PC12 cells co-transfected with clathrin-dsRed and dynamin1-EGFP (A) or dynamin2-EGFP (B) were imaged by live-cell TIR-FM. Decreases in dynamin fluorescence were aligned so that the peak was set to time 0, and clathrin and Dynamin fluorescence at time 0 were normalized to 1. (B and C) demonstrate the decreases in clathrin and dynamin1 or dynamin2, at the sites of 30 or 28 disappearing clathrin spots, respectively. In each case, the decrease in clathrin intensity fits a single exponential, while both dynamin1 and dynamin2 fit double exponentials (all r2 values >0.98).

https://doi.org/10.1371/journal.pone.0002416.g005

The majority of dynamin1 (70%) decreased with a time constant of 17 seconds, which was the same as the time constant for clathrin disappearance. However, the rest of the dynamin1 decreased with a much faster time constant of 0.89 seconds. The time constant for clathrin decrease at sites of dynamin2 recruitment equals 21.5 seconds. While ∼70% of dynamin2 signal decreased with a time constant of 15.8 seconds, ∼30% decreased with a much faster time constant of 0.36 seconds.

Discussion

Previously, we, and others, have employed total internal reflection fluorescence microscopy (TIR-FM) to analyze the dynamics of proteins involved in clathrin-mediated endocytosis [41]. Although the analysis of members of the dynamin protein family has been a major focus of this work, to date dynamin1 and clathrin have yet to be imaged in cells that endogenously express dynamin1 [18][20], [22], [42], [43]. Furthermore, although model systems exist in cellular neuroscience for imaging exocytic phenomena (e.g. PC12 cells and bovine chromaffin cells), a cellular model competent for the analysis of individual events of clathrin-mediated endocytosis does not yet exist [31], [44][46]. Thus, the present study focuses on utilization of PC12 cells for imaging clathrin and dynamin during endocytosis.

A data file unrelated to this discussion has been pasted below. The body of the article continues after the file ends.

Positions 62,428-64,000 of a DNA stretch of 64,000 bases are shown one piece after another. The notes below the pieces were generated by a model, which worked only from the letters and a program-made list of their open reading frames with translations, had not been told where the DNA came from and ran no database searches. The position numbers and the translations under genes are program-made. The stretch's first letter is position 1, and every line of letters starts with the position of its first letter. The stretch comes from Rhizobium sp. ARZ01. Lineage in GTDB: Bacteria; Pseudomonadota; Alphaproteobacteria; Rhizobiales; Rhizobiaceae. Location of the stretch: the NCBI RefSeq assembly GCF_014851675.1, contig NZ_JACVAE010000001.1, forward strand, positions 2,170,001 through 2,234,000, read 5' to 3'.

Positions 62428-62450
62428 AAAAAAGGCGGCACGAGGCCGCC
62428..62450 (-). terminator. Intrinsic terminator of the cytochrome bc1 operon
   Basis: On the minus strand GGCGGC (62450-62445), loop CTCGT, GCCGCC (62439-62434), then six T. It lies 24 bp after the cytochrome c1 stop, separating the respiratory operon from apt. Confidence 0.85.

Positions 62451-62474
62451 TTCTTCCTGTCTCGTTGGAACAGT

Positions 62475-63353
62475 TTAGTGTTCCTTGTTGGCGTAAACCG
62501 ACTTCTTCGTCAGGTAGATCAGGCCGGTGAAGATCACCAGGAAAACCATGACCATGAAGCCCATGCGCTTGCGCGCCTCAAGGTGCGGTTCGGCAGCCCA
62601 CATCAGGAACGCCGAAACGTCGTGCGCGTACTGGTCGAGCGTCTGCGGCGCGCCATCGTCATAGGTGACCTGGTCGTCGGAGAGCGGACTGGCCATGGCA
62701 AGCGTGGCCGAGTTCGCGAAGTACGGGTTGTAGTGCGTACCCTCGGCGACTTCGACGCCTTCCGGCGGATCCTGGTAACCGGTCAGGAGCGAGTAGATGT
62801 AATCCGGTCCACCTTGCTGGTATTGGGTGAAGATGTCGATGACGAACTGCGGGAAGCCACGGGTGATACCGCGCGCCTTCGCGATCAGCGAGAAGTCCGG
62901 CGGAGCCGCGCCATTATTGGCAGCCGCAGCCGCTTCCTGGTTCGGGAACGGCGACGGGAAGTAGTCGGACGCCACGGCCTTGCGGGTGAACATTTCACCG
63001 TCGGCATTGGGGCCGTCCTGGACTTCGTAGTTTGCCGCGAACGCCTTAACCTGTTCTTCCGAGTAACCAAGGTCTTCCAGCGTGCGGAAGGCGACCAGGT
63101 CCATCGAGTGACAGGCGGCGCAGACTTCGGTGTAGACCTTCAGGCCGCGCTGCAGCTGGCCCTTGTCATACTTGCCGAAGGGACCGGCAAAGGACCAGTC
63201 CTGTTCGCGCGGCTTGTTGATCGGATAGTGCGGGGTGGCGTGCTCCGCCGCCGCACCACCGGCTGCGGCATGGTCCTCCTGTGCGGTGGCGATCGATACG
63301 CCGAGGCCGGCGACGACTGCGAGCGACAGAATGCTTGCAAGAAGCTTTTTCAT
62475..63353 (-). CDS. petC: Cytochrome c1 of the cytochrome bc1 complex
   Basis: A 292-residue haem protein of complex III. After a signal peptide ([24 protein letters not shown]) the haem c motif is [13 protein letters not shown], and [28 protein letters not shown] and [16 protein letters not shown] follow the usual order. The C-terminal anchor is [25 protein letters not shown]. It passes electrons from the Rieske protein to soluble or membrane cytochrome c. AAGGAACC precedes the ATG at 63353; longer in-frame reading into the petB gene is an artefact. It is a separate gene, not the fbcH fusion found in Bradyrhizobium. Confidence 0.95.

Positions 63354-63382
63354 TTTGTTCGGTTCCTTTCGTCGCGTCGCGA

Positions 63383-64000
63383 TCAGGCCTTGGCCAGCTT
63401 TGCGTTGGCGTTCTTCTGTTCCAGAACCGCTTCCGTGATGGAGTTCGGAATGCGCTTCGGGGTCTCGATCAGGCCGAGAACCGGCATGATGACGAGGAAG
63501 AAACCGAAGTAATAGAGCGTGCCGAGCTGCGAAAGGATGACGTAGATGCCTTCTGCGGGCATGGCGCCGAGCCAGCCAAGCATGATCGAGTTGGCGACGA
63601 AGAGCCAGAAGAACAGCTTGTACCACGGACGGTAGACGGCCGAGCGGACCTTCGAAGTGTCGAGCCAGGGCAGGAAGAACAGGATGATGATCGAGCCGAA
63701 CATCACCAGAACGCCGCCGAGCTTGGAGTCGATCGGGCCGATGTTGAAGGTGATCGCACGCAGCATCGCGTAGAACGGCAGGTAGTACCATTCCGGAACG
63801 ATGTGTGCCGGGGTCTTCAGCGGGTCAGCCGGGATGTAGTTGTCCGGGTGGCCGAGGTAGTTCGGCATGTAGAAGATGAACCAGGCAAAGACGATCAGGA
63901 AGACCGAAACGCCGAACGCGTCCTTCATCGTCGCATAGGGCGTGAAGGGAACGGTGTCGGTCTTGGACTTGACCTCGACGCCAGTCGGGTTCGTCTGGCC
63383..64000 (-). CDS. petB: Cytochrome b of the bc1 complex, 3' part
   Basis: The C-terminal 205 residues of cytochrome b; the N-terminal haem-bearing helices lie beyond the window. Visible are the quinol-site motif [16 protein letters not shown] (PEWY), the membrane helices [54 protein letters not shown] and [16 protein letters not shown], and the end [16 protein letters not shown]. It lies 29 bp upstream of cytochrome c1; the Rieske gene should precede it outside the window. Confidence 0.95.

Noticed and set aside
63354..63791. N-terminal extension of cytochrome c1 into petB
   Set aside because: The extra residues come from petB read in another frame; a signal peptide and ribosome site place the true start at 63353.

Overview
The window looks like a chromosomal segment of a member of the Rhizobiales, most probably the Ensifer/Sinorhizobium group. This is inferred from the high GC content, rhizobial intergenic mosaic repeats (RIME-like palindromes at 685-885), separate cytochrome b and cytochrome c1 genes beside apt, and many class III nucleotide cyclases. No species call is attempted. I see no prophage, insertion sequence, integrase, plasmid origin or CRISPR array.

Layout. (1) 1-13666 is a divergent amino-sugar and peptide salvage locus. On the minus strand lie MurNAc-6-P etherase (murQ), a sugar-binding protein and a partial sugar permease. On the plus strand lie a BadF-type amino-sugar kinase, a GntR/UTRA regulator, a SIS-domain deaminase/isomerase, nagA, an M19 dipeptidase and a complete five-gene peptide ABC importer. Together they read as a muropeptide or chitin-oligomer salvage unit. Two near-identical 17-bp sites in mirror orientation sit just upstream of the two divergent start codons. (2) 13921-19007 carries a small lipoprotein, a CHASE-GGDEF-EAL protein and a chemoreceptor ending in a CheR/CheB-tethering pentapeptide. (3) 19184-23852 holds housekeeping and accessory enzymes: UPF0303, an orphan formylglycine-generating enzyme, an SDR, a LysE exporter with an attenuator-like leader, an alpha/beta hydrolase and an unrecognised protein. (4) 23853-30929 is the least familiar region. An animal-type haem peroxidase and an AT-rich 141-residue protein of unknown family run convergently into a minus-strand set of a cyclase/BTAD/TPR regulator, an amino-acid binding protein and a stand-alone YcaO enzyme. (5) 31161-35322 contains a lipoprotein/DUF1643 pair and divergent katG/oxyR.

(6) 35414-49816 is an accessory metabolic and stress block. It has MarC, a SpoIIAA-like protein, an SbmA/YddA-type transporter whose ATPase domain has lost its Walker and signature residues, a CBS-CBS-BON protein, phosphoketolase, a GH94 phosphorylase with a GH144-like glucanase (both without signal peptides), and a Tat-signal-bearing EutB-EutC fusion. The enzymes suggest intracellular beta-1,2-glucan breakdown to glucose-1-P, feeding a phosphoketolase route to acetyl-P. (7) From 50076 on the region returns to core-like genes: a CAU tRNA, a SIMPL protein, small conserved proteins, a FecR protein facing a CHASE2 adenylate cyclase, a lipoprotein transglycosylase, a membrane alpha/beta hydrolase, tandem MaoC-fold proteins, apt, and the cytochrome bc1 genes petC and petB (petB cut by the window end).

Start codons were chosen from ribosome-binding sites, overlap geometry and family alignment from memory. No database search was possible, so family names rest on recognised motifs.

Our results demonstrate that both dynamin1 and dynamin2 significantly co-localise with clathrin in PC12 cells. The observation that ∼70% of the clathrin puncta are positive for dynamin1 and ∼80% of the clathrin puncta are positive for dynamin2 suggests that a substantial percentage of the clathrin puncta are positive for both dynamins. Additionally, the clathrin puncta that were disappearing, and thus endocytosing, were equally labeled with dynamin1 and dynamin2. These results do not provide evidence for a functional difference between dynamin1 and dynamin2 in these cells. Thus, for some endocytic events they may have redundant functions and, at least in these non-stimulated PC-12 cells, under the growth conditions used, the minor differences discerned in individual static images may not reflect a functional disparity.